Orchestration design pattern – Part 0 – Intro
In my career I have been involved 2 times into creating architecture of software, which could be called Orchestration. 3 years ago I worked on project, which has a goal to be a top application controlling huge production line and monitoring materials on many stages. This real-time application orchestrates all sub-systems controlling all parts of production line. Nowadays I am designing an Orchestration systems, which is sort of scheduler running on trigger (time, manual, …) jobs or tasks. Even they both are technically different, there is some similarity and pattern I have used in both.
Let me spend a little time of describing of both systems.
The simple business requirement was controlling production line running 24/7 full time. The production line is huge about 1000 square meters and it should be supported by just a few operators. Production line could be cut to several machines smaller or bigger, simpler or complex. The complex machines have Programmable Logic Controller which has a set of commands for remote control. The complex machines have several sub-machines and semi-automated logistic system, which needs to be also controlled remotely. The complex machines are the most tricky part of control software, since it musts be fully automated, there a lot of logistic logic and operator positions are only on the beginning and the end.
The whole production line is designed to produce many kind of similar products. Each product has a recipe, how to produce a product, defined in separated information system. The recipe defines the chain, which machine are involved in to the production process, in which order. There are also the parameters, which must be setup on the each machine, before a product is processed on them. The process time on the machines differs from 1h to 20h. Products are moved between machines manually.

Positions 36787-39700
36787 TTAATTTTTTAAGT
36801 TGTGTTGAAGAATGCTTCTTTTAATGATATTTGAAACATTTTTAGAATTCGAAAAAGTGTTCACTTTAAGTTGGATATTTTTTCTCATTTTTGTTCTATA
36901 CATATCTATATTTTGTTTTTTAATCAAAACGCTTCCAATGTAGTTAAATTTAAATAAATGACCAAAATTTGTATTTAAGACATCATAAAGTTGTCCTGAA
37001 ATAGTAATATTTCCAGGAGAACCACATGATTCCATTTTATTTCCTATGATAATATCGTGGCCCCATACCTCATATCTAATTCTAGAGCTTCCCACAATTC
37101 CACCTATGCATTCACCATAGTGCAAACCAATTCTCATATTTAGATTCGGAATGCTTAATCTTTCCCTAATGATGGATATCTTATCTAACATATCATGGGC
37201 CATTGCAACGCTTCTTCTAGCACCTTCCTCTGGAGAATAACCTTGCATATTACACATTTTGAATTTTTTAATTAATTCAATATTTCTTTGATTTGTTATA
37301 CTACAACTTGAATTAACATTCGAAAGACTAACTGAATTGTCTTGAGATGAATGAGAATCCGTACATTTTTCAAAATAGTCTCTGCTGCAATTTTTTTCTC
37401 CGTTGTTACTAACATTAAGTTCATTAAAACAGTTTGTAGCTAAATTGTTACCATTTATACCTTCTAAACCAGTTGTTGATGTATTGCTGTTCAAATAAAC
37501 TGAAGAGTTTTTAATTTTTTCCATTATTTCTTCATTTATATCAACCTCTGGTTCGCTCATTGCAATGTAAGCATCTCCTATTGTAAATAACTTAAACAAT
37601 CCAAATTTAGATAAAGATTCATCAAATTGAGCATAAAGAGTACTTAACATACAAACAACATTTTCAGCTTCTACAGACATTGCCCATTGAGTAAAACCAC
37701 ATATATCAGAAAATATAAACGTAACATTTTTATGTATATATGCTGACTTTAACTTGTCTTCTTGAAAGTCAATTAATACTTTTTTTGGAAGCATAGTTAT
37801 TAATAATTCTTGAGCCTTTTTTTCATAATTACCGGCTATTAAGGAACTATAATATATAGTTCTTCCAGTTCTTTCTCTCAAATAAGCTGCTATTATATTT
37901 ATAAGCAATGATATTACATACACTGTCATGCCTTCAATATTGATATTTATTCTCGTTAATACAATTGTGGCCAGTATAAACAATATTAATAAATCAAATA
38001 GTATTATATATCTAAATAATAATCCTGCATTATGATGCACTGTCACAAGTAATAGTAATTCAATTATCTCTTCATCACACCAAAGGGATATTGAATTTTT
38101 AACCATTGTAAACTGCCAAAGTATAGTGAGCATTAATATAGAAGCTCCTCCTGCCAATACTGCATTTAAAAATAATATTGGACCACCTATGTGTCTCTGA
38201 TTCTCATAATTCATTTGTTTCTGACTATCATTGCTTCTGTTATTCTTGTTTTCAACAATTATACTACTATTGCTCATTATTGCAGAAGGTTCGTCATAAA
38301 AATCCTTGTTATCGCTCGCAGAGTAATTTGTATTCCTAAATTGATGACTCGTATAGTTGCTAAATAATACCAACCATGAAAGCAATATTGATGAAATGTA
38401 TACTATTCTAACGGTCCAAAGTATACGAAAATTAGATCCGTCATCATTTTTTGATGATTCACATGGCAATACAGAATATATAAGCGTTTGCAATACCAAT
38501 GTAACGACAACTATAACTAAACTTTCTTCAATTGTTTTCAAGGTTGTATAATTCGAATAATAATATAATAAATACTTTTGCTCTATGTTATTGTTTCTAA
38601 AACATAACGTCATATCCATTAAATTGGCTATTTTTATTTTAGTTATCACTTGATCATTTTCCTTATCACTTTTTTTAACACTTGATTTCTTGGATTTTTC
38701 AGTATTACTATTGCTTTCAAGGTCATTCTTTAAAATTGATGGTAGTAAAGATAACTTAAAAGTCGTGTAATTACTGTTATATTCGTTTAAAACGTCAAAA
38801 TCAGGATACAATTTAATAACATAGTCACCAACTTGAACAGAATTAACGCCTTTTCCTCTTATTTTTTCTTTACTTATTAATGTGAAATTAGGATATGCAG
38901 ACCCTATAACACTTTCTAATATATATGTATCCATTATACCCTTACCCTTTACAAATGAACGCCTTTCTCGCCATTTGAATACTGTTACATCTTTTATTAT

The number of operators, currently present on the line, will much less then number of operator positions. So they will operate more machines at the time. They do not have time to think a lot, so their work should be automated as much as possible.
It could take a long day, just describing the system. To summarize the involved externals we have been built a software integrated set of machines (simple or complex), information system (recipes), human interfaces (for operators). All should work real-time 24 hours per 7 days.
Otherwise the scheduler has very simple goal(s). It should be an autonomy system, which will run scheduled periodic tasks. The main goal is to prepare good abstract framework for developers, which will develop the jobs/tasks, so they can focus only on functionality itself and do not care about infrastructure code around. The tasks should be easy to integrate into orchestration in the way of plugins.
Both systems can be compared and we can find the similarities. Both are orchestrations, orchestrate many independent similar sub-systems. Both are required to be fully automated. On other hand both are required to have a management console, so the administrators are able to configure and manage the system. If there is an error occurred, the system is required to automatically recover and try to continue the disrupted process. Some parts of software can be designed similarly, but because of different behaviours of subsystems the final designs vary.
In following articles of the series I would like to share some of interesting design decisions I made during the development.
That’s all, now go write some code.